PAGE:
Discretion pays for Japanese brands in China amid territorial dispute
By Kazunori Takada
SHANGHAI (Reuters) - When a dispute over the East China Sea flared up between China and Japan two years ago, graduate student Wei Hanyu ditched her Shiseido Co Ltd (4911.T: Quote) beauty products in protest, joining scores of Chinese consumers in a boycott of Japanese brands.
Wei, now 23, said she currently uses a face cream from Aupres, a brand she thought was Chinese or Korean, but which she recently found out is actually Japanese. Aupres is one of Shiseido's China-specific brands and the packages carry the parent company's name only in small print.
"Its advertisements left an impression on me that it's a brand designed for young people in cities, similar to some Korean brands," said Wei.
Several executives at Japanese firms operating in China say there is little they can do to counter the geopolitical fallout, but companies with products that Chinese consumers don't immediately identify as being Japanese have fared better.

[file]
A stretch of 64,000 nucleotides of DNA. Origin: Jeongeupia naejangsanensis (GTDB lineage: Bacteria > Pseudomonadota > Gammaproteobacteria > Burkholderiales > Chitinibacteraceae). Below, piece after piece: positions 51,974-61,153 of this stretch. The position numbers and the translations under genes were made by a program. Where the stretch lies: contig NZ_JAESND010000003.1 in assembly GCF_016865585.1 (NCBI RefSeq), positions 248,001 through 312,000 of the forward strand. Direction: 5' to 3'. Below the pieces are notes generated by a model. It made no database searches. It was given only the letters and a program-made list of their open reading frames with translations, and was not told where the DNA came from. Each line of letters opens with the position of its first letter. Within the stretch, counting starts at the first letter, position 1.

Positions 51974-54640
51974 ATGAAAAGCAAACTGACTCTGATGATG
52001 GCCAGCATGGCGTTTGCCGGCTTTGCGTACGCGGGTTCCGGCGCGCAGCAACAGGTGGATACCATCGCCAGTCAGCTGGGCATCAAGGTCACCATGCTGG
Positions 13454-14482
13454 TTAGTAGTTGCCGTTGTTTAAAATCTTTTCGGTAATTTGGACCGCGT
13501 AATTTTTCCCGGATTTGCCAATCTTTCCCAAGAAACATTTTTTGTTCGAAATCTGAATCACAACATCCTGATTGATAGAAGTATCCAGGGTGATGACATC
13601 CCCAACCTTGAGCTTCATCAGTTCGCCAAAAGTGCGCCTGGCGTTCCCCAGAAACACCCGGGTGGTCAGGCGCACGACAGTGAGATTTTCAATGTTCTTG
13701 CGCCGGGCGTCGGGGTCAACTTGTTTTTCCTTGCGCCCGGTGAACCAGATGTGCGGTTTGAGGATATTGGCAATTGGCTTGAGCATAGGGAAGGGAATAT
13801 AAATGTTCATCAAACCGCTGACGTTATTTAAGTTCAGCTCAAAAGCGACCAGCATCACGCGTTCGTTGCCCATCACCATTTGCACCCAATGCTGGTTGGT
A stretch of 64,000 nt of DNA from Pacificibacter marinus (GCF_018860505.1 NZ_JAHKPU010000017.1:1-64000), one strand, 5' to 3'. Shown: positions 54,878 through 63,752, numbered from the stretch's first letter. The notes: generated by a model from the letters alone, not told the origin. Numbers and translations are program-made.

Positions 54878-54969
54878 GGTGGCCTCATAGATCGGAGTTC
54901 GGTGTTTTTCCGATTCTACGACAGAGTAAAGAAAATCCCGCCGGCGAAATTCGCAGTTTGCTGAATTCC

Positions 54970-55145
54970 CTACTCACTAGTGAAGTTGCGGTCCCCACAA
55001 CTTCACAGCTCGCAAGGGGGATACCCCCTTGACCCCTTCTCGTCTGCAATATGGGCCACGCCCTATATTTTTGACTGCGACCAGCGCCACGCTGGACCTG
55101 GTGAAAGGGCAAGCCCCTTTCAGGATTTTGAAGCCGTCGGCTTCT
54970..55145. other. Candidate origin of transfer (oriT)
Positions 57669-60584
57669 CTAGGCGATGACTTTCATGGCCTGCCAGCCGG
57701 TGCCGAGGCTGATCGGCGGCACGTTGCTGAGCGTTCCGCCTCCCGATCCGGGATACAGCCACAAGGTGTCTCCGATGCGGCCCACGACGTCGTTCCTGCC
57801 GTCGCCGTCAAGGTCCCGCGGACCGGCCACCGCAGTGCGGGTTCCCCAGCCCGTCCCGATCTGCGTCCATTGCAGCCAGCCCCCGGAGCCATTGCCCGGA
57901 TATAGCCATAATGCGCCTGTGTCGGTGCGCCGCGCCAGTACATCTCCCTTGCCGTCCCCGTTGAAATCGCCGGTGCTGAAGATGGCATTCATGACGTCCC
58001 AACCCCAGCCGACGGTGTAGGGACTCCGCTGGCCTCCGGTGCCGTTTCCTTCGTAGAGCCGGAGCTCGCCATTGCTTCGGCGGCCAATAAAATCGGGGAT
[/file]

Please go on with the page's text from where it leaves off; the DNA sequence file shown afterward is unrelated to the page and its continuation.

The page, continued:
Shiseido says it does not intentionally hide it name, but the discreet branding of its China-only cosmetics appears to be the way to go for Japanese companies seeking to win over consumers in the world's second-largest economy.
Shiseido spokesman Shotaro Nagai said sales of Aupres and its other China-specific brand Urara have grown faster than its premium own-brand line. He did not disclose sales figures.
"What's important in the eyes of the consumer is whether the brand image is that of high-quality and trust," said Toru Furuya, a Tokyo-based executive strategy director at brand consultancy Interbrand.
Ties between Japan and China have been strained by a territorial row over a group of islands, known as the Senkaku islands in Japan and the Diaoyu islands in China. Every time tensions flare, Japanese manufacturers of everything from cars to electronics see slowing sales in China. Continued...